REAL ESTATE: Summer Rentals Are Hot, Hot, Hot

In addition to the beaches, foreigners and citizens alike are attracted to South Fork amenities including libraries, restaurants, and myriad opportunities to learn and create

   The weather may not be an indication, but the calendar doesn’t lie. Summer is coming, and a hot summer rental market foreshadows the hotter days ahead.
    Those with $800,000 to drop on accommodation for the Memorial Day to Labor Day season can enjoy summer at a 10-bedroom, 9-bath house on Meadow Lane in Southampton. At the other end of the spectrum, budget-conscious vacationers might still secure a lakeside cottage in the $10,000 to $15,000 range, provided they know where to look. But, according to a survey of local real estate brokers, the majority of summer rentals are already spoken for.
    Signs of Hurricane Sandy are still abundant on the South Fork, but that storm has served, paradoxically, to encourage an even busier rental market, according to local agents. “My prediction,” said Htun Han, a broker at Hamptons Realty Group in Amagansett, “is we’re going to have a lot of people here for the summer. That’s primarily driven by the diminution of rental places in Fire Island, the Rockaways, and the Jersey Shore, having been damaged by the hurricane. There are fewer houses to rent there, therefore more people here.”
   The national economy’s heretofore anemic recovery may be gathering strength, but it has not erased the long recession that preceded it, as Mr. Han observed. “For a few years now, I’ve noted a downward trend of the typical one family renting for the full season,” he said. “I think it is primarily due to the economy that they are unable to spend that amount of money from Memorial Day through Labor Day.” Rentals of two months, one month, and two weeks are more common, he said. “Obviously, everyone is adapting.”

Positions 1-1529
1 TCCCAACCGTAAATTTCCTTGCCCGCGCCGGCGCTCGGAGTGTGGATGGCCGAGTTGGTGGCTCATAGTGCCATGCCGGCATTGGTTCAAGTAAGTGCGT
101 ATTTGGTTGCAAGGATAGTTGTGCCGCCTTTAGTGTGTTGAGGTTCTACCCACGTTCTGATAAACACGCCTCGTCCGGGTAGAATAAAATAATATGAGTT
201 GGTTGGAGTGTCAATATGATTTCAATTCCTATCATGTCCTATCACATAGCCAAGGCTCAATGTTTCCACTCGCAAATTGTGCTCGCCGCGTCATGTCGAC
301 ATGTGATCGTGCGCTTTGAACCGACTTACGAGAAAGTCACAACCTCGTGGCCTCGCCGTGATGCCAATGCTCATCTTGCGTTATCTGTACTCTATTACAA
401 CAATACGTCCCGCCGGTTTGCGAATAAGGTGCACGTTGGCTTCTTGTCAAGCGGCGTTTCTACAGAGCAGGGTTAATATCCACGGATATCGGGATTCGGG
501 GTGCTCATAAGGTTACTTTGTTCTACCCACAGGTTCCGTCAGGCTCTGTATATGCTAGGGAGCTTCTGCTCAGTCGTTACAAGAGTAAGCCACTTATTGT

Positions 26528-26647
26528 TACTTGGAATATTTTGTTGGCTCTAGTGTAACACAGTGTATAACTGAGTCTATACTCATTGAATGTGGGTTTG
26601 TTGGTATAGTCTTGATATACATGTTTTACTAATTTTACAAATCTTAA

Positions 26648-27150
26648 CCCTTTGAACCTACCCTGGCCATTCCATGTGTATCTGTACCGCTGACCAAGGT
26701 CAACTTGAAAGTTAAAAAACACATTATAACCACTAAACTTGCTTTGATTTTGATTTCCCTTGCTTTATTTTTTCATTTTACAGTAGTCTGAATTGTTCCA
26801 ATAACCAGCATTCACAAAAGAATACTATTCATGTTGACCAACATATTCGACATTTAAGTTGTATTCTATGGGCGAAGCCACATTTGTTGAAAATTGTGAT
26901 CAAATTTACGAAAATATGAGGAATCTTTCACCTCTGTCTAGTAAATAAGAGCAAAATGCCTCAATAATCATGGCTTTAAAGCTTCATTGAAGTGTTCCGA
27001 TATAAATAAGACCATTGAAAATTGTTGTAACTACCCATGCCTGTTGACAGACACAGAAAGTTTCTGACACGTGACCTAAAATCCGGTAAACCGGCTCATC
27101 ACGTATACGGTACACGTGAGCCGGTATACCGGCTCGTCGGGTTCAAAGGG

At the high end, said Mr. Han, “it seems as if there are literally dozens of $600,000, $700,000, $800,000 houses in East Hampton and Southampton. No longer is it a rarity for people to drop three-quarters of a million for a summer vacation.”
    In Montauk, “People have made their plans early as a result of Hurricane Sandy,” said Nancy Keeshan of Keeshan Real Estate. Her office has handled around the same number of rentals as last year, she said, “but they were gone sooner. Traditionally, the kickoff weekend is Presidents Day, but by then I would say 80 percent were gone.”
    Despite Montauk’s increasing popularity, the hamlet continues to attract families to its pristine beaches, commercial fishing fleet, and wealth of kid-friendly establishments and activities. “Montauk is very, very hip and popular with surfers and whatnot,” Ms. Keeshan said, but “it’s also still popular with families, just a higher income group. It’s a different place — it really still is the ‘unHampton.’ ”
    In Montauk, an oceanfront house for July and August can cost “two hundred thousand-plus, if you want every amenity you can imagine,” Ms. Keeshan said. “I have a house with four bedrooms, air-conditioning, and a pool that would rent for $75,000 to $100,000. Modest beach houses are between $30,000 and $40,000 — they were gone right after Christmas. It’s 90 percent rented, I would say, but there’s always stuff on the high end.”
    Tania Valverde, a broker with Douglas Elliman in East Hampton and Manhattan, has noticed a healthy market populated by a high percentage of foreign clients renting in East Hampton and Southampton this summer. In addition to the beaches, Ms. Valverde said, foreigners and citizens alike are attracted to South Fork amenities including libraries, restaurants, and myriad opportunities to learn and create. “The Ross School has fantastic programs for children,” she said. “East Hampton and Southampton offer summer programs — tennis, golf, swimming, horseback riding. If they have children, they learn English, but the Hamptons offers many things outside of being beautiful. For writers and painters, they have the Parrish Art Museum, Guild Hall, and everybody loves the libraries here. Obviously, the economy has something to do with it too.”
    Another factor that cannot be overlooked, Ms. Valverde said, is the severity of the preceding season. “The winter was awful,” she said. “When you have such bad weather for such a long time, people are desperate to get out, even for one month or two weeks.”